Hereís the other thing that I really like about ripe avocados, especially Hass avocados, is that the meat doesnít really want to hold on to the skin that badly. And if you use a big spoon you can scoop the meat right out. Of course, now we have yet another problem. The second that we cut into that flesh we released polyphenyl oxidase, an enzyme that turns green and yellow pigments brown. The same thing can be found in apples, and bananas, and human beings, for that matter. Thatís right, a polyphenyl oxidase-like enzyme is responsible for human tanning. I guess George Hamil [sic, Hamilton] just has more of it than the rest of us. Anyway, thereís one way to stop it.
Acid. Ascorbic acid. Vitamin C. Blocks the reaction, which is why a lot of those "fresh fruit" powders contain a lot of it. Citric acid also does the job, it just takes a lot more of it. But thatís okay, because lime juice contains citric acid, and lime juice is one of the primary seasonings in guacamole. So, as you scoop your avocados, just drop the sides right into a bowl containing the juice of one lime. Give them a toss. Browning wonít be a problem.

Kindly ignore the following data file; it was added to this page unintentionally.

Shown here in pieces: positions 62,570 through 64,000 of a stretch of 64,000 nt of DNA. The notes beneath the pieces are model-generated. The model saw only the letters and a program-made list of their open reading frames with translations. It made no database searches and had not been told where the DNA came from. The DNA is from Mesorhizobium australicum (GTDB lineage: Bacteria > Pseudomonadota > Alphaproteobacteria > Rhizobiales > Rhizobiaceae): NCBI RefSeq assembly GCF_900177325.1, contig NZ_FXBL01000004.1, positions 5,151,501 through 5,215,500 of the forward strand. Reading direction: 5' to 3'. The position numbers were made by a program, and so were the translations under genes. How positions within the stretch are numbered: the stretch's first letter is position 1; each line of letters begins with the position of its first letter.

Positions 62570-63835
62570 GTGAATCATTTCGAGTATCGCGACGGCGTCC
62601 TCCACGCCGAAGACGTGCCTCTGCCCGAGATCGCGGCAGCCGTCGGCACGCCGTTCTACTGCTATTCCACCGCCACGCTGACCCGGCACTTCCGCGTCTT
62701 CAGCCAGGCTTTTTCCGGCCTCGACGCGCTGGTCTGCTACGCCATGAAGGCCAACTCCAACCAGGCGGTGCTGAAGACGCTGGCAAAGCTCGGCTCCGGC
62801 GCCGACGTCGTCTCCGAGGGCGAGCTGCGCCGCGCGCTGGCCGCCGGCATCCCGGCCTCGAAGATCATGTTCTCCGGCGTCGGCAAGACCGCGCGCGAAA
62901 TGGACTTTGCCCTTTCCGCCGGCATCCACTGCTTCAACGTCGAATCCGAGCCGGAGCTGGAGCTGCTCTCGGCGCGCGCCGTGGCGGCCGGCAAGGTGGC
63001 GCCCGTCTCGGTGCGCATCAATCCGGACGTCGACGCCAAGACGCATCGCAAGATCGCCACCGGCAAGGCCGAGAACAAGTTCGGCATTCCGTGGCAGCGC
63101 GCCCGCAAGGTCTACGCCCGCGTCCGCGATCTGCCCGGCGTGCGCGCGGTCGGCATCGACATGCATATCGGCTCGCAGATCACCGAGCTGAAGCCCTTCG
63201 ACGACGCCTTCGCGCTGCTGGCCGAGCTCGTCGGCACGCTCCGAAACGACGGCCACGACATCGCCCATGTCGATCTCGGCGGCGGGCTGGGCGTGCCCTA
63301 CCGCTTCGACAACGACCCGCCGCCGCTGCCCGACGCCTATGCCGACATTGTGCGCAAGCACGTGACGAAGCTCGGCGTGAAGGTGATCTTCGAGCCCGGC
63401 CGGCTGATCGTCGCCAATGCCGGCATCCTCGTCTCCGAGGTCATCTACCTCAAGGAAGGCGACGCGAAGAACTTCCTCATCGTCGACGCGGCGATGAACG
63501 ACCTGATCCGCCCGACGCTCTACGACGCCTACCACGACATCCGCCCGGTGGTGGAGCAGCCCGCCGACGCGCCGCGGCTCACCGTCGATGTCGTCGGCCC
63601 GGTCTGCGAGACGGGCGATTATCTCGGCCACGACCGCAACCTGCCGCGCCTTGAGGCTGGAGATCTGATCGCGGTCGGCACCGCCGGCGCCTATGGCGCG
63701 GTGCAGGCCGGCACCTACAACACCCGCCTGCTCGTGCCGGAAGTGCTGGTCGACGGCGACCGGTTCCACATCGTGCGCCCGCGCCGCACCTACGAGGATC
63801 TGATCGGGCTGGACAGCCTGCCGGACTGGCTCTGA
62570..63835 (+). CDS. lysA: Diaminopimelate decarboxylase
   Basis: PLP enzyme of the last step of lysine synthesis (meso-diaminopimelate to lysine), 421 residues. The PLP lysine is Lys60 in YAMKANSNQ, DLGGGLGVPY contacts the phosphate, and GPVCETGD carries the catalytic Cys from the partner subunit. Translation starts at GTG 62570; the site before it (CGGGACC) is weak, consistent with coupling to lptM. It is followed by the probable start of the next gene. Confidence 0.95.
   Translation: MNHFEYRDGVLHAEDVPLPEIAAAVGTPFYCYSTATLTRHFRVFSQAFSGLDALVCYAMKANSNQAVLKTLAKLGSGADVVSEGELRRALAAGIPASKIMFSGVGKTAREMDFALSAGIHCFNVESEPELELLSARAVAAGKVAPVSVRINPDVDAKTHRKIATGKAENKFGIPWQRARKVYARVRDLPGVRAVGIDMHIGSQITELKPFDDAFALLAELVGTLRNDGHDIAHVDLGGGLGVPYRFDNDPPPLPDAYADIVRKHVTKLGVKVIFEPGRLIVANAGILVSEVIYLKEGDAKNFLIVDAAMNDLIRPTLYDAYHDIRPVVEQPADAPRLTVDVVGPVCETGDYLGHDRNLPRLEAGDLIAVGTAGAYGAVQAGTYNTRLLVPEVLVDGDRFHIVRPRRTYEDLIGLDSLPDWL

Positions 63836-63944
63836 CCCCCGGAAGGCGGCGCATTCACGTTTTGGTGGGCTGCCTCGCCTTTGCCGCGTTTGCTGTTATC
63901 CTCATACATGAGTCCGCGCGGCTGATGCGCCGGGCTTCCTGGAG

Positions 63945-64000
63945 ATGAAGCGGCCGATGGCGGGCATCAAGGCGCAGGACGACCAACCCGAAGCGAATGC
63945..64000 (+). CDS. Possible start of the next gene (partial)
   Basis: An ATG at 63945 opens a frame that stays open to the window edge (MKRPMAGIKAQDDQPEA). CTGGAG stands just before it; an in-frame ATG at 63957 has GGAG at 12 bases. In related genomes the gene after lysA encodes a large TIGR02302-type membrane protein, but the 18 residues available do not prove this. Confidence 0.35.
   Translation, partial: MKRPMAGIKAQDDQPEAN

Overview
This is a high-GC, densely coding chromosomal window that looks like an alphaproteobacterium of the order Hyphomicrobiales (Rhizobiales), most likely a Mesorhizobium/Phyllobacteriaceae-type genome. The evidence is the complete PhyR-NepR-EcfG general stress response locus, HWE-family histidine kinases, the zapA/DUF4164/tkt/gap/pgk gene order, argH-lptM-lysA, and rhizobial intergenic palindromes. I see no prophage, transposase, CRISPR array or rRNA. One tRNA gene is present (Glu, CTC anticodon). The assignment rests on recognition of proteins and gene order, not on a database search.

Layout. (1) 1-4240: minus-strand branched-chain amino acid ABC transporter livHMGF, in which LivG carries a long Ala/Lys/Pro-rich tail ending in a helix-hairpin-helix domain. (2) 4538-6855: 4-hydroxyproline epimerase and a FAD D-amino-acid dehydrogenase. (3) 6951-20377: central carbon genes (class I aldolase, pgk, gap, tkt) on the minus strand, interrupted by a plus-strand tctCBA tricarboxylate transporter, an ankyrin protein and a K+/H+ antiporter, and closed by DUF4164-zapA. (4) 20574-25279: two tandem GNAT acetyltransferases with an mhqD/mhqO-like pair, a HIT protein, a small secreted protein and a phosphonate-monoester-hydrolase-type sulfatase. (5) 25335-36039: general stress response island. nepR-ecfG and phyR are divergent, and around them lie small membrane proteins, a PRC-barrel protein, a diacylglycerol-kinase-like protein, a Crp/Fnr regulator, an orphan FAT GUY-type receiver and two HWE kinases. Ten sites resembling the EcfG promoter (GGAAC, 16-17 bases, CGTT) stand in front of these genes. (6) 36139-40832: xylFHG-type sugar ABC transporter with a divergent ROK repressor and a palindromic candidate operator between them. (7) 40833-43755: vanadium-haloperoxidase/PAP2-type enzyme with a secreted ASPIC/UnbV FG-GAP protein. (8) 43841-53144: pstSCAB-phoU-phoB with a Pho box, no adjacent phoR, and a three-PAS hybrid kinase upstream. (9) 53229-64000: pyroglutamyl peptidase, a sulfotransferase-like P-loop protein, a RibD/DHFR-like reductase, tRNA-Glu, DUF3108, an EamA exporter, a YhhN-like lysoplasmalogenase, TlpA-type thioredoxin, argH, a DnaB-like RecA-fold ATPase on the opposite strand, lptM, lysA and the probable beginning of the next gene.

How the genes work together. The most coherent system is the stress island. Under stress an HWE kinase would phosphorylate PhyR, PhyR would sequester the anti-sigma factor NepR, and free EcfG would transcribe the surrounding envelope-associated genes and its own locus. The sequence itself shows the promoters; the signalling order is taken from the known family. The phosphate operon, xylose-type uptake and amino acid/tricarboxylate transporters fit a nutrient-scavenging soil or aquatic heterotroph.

Lemon or lime juice can also be used to keep cut apples from browning.
To really celebrate the avocado, you need chunks, so purťeing is not going to work. That said, chunks alone wonít convey one of avocadoís best attributes, which is its creamy smoothness, and weíre going to need that creamy smoothness if weíre going to create a dip instead of a scoop. So, time to break out your potato masher. Ah! But we have to drain off the excess lime juice first, it is strong stuff. We want to add it to taste later. But donít worry, there will be plenty left to prevent browning during the mashing process. There.